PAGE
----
On Colorado’s highways, the typical motorist shares the road with a large number of commercial vehicles. Increased traffic causes more accidents, from semitrailers to jitneys, fuel tankers, and orange trucks.

Liability for injuries stemming from these events has nuances that are usually disregarded. The harmful instrumentality concept, vicarious responsibility, and federal preemption of commercial motor car regulation are all discussed in this article.

The owner of an inherently hazardous tool is accountable for any injuries produced by that tool’s operation under Colorado’s dangerous instrumentality concept, which states that an inherently dangerous tool owner is liable for any injuries caused by that tool’s operation.

The Colorado Supreme Court first extended the doctrine to motor cars in the seminal case holding that owners may be held liable for any damages suffered by third parties as a result of the negligent operation of their cars when others drive them with their knowledge and consent.

Many individuals now lease cars instead of buying them, and as a result, they never get legal title to the car in which they have beneficial ownership. The Colorado Supreme Court made an exemption to the harmful instrumentality theory for long-term leases in acknowledgment of this. Leasing corporations could no longer be held vicariously accountable for accidents involving cars in which they merely had a legal title but no control.  Our legislature subsequently formalized this.

[T]he reasoning of our precedents, which impose tort responsibility on the owner of a car driven by someone else…would not be served by extending the theory to someone who possesses a bare naked title as collateral for the purchase price. The beneficial owner’s control over the usage of the car is not there in such a titleholder (emphasis in original).

Later courts have consistently stated that a car’s capacity to exert control must exist before vicarious responsibility for its operation may be imposed. The plaintiff tried to extend culpability to both parents of an 18-year-old driver, only one of whom was a title owner, based on the nonowner parent’s purported authority to manage the car driven by his daughter.

The car was purchased and maintained by both parents, and it was stored in their garage. The court acknowledged a reluctance to extend the scope of accountability to people who do not have real control of a car:

In the absence of common law or statutory authority, we hold that under the dangerous instrumentality doctrine, a parent who owns neither legal title nor an identifiable property interest in a motor car should not be held vicariously liable for his or her child’s negligent operation of the car.

Aurbach has marked the end of a one-size-fits-all approach to applying the doctrine based only on ownership. While this is a more fact-intensive investigation than putting culpability on the person who has title, it is a method that is in line with current tort notions and maintains Colorado at the forefront of fault-based liability allocation.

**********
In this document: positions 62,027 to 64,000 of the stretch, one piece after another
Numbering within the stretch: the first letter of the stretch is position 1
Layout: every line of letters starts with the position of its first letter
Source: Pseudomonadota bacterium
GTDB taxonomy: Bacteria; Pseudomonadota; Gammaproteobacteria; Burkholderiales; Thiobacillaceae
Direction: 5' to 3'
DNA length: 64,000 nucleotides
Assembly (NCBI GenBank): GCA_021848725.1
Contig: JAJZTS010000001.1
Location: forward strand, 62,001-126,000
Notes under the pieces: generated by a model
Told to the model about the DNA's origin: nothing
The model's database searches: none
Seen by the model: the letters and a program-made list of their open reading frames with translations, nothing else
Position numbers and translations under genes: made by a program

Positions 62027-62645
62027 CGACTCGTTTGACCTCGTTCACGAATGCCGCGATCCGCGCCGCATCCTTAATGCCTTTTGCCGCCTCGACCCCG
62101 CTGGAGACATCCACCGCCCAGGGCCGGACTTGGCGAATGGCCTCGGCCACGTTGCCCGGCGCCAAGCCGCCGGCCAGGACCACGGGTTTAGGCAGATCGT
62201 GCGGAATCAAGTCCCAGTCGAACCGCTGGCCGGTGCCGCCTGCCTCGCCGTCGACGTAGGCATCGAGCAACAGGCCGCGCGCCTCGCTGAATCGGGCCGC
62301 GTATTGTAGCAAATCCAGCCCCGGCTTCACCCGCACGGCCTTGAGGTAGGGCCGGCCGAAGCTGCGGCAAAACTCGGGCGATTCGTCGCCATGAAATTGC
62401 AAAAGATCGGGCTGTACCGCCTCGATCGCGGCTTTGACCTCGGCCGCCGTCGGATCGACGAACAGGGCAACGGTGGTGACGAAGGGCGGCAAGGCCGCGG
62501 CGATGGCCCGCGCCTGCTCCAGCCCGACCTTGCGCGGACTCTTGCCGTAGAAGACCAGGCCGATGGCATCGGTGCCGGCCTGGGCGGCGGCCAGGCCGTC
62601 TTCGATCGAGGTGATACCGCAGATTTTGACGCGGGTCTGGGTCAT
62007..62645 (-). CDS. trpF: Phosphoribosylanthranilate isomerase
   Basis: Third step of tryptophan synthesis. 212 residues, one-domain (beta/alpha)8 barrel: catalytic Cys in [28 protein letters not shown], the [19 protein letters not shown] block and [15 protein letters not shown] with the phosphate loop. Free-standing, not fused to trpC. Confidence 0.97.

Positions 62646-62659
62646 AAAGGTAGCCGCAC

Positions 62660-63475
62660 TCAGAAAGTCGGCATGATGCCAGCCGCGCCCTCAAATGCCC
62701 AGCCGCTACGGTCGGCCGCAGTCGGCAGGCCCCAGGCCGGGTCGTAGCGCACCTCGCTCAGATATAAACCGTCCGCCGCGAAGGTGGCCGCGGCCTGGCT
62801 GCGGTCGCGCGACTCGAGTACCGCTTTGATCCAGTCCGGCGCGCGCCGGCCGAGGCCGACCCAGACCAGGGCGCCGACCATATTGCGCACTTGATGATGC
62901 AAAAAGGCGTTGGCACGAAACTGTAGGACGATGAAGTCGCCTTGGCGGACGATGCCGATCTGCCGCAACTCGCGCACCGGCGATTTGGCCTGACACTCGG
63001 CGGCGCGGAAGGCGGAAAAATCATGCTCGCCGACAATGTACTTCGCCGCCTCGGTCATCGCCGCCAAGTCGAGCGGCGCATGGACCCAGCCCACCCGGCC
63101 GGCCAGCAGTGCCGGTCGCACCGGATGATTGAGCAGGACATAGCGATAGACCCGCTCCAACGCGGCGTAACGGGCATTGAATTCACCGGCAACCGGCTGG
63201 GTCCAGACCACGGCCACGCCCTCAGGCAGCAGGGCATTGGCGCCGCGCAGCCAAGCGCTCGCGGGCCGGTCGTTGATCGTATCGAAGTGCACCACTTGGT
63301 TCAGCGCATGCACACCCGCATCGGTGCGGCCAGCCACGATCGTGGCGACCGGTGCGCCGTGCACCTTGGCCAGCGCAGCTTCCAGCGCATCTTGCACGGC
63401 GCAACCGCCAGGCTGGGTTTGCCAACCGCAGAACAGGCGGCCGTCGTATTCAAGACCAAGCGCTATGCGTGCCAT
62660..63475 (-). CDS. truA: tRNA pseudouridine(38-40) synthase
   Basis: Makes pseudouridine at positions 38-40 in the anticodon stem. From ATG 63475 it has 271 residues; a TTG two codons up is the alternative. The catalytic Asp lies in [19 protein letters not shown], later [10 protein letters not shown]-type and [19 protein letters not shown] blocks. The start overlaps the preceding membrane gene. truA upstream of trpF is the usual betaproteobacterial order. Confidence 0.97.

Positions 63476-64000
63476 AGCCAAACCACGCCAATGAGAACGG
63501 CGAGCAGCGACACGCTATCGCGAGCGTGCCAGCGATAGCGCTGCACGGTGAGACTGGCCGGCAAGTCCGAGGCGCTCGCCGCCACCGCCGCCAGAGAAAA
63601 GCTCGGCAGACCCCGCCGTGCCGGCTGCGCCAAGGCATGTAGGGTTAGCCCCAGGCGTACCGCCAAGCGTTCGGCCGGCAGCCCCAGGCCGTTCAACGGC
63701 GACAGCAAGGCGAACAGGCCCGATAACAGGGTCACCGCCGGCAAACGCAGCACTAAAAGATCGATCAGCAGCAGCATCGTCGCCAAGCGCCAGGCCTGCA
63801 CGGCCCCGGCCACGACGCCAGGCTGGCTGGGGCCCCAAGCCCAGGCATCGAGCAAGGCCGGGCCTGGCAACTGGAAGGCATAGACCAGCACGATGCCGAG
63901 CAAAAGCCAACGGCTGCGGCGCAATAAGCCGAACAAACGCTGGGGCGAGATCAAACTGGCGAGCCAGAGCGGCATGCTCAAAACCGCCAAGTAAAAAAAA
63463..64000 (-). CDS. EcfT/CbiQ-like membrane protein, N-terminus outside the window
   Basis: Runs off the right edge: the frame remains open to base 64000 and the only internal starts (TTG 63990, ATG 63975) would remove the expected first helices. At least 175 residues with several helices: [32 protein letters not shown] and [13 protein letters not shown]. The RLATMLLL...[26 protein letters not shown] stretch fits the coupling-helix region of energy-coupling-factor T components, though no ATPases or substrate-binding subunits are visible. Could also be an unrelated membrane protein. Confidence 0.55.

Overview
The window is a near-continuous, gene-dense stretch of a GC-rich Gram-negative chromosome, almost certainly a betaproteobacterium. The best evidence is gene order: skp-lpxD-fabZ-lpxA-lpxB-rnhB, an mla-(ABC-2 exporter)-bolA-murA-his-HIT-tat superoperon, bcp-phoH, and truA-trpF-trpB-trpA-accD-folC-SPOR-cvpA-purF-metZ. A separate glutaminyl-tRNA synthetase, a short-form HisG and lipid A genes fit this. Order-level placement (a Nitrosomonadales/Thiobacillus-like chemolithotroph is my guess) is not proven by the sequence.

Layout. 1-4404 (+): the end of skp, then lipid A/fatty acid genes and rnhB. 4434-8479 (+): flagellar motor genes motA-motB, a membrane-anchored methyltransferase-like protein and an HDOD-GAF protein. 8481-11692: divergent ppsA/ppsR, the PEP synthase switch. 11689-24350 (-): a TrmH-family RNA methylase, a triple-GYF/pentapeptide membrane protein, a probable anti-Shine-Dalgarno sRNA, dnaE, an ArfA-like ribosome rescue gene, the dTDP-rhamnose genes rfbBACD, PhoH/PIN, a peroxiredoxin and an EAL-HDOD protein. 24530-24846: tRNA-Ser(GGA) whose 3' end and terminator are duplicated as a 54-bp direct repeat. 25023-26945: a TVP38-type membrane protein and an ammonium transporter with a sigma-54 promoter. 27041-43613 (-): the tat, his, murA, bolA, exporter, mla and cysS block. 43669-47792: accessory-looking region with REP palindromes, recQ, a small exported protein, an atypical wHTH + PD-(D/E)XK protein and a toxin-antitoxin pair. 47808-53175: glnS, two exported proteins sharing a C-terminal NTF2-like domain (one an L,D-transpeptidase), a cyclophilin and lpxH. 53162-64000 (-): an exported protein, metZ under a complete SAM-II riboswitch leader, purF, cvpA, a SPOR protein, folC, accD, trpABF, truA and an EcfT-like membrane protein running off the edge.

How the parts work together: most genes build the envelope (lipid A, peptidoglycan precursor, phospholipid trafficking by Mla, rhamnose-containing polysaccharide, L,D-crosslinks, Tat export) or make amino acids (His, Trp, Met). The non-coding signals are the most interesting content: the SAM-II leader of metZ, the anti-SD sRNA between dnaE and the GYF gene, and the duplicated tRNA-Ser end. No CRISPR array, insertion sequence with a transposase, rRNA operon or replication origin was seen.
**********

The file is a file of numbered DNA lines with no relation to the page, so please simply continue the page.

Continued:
Negligent Personnel Selection

Respondeat superior is a related but distinct theory of recovery for negligent driving that holds a principal liable for the negligent activities of his agent committed while the agency was on the job.

A plaintiff may pursue his master under respondeat superior if a driver acts within the extent of his profession in causing an accident. A motor carrier’s responsibility for its driver’s highly negligent driving is the same. C. The court determined that the motor carrier’s culpability under the negligent hiring theory was no larger than its vicarious liability for its driver’s carelessness.

As a result, the increasing corpus of law arising from the negligent hiring hypothesis is mainly irrelevant in the context of professional drivers. As the car’s owner, the employer is already accountable for the car’s harmful instrumentality’s operation.

The interstate system’s demands are reflected in the application of Colorado law. In its application of accountability for wrongs due to an agent, vicarious liability is unique. Because of this distinguishing quality, the interstate system benefits from the application of this concept with assurance, predictability, and consistency of outcome.

Furthermore, the fundamental principles of vicarious liability law require that a master be held accountable for his agent’s negligence. Failure to apply the vicarious liability statute would enable masters to send their agents into interstate commerce without risk of responsibility being traced back to them.

The harmful instrumentality theory often achieves the aims of certainty, predictability, and uniformity of consequence by holding the owner of the car accountable. This concept acknowledges that the owner, as the entity in charge of the method in which the driver executes his obligations, must be held solely responsible. A plaintiff cannot use negligent hiring or retention grounds unless the driver has acted beyond the scope of his job.

When a plaintiff suffers no further damages as a consequence of an employer’s actions that may be seen as separate from those caused by its driver’s carelessness, he lacks an independent claim that would enable him to hold two organizations vicariously accountable for the same behavior.

While this may seem to be self-evident, business driving relationships are often complicated. For example, one corporation may lease a car, a driver, or both to another, which may then sublease one or both to a third party. A motor carrier and its driver were held jointly and severally responsible for injuries sustained in a collision with the plaintiff’s car.

Even though there is a separate claim against the employer for the improper employment of the driver, the court concluded that the discharge of the negligent driver helped to discharge the employer, since the plaintiff sought the same compensatory damages against both. This is important. Under broad conceptions of joint and several responsibility, a plaintiff would be allowed to settle with any entity that could be liable, such as an employer, master, or lessor, based on any of a variety of grounds.